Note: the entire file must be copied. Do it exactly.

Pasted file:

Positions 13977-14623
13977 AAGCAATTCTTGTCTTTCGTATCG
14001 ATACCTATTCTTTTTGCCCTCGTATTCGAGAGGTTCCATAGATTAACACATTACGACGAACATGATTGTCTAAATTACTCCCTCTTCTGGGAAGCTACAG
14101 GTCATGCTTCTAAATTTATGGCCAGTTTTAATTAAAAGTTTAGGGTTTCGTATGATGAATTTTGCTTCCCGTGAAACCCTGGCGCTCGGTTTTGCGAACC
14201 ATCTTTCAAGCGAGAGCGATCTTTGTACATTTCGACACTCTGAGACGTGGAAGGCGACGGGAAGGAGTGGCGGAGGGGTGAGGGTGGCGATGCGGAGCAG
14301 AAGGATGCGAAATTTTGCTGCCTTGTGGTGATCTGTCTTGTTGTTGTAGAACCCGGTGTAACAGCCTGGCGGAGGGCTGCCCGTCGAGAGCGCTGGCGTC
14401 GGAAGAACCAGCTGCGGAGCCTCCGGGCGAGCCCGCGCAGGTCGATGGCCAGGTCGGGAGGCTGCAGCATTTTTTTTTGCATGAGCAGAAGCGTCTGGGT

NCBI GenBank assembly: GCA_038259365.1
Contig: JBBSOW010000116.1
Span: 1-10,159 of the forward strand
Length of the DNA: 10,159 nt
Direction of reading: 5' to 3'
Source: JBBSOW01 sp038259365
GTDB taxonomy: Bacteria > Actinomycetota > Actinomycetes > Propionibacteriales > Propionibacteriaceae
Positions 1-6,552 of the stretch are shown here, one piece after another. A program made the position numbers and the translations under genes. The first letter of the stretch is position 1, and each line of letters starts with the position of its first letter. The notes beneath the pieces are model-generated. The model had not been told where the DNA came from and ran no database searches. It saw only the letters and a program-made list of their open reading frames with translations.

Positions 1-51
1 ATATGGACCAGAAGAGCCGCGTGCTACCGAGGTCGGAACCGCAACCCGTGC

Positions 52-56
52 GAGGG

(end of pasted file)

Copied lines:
Positions 13977-14623
13977 AAGCAATTCTTGTCTTTCGTATCG
14001 ATACCTATTCTTTTTGCCCTCGTATTCGAGAGGTTCCATAGATTAACACATTACGACGAACATGATTGTCTAAATTACTCCCTCTTCTGGGAAGCTACAG
14101 GTCATGCTTCTAAATTTATGGCCAGTTTTAATTAAAAGTTTAGGGTTTCGTATGATGAATTTTGCTTCCCGTGAAACCCTGGCGCTCGGTTTTGCGAACC
14201 ATCTTTCAAGCGAGAGCGATCTTTGTACATTTCGACACTCTGAGACGTGGAAGGCGACGGGAAGGAGTGGCGGAGGGGTGAGGGTGGCGATGCGGAGCAG
14301 AAGGATGCGAAATTTTGCTGCCTTGTGGTGATCTGTCTTGTTGTTGTAGAACCCGGTGTAACAGCCTGGCGGAGGGCTGCCCGTCGAGAGCGCTGGCGTC
14401 GGAAGAACCAGCTGCGGAGCCTCCGGGCGAGCCCGCGCAGGTCGATGGCCAGGTCGGGAGGCTGCAGCATTTTTTTTTGCATGAGCAGAAGCGTCTGGGT

NCBI GenBank assembly: GCA_038259365.1
Contig: JBBSOW010000116.1
Span: 1-10,159 of the forward strand
Length of the DNA: 10,159 nt
Direction of reading: 5' to 3'
Source: JBBSOW01 sp038259365
GTDB taxonomy: Bacteria > Actinomycetota > Actinomycetes > Propionibacteriales > Propionibacteriaceae
Positions 1-6,552 of the stretch are shown here, one piece after another. A program made the position numbers and the translations under genes. The first letter of the stretch is position 1, and each line of letters starts with the position of its first letter. The notes beneath the pieces are model-generated. The model had not been told where the DNA came from and ran no database searches. It saw only the letters and a program-made list of their open reading frames with translations.

Positions 1-51
1 ATATGGACCAGAAGAGCCGCGTGCTACCGAGGTCGGAACCGCAACCCGTGC

Positions 52-56
52 GAGGG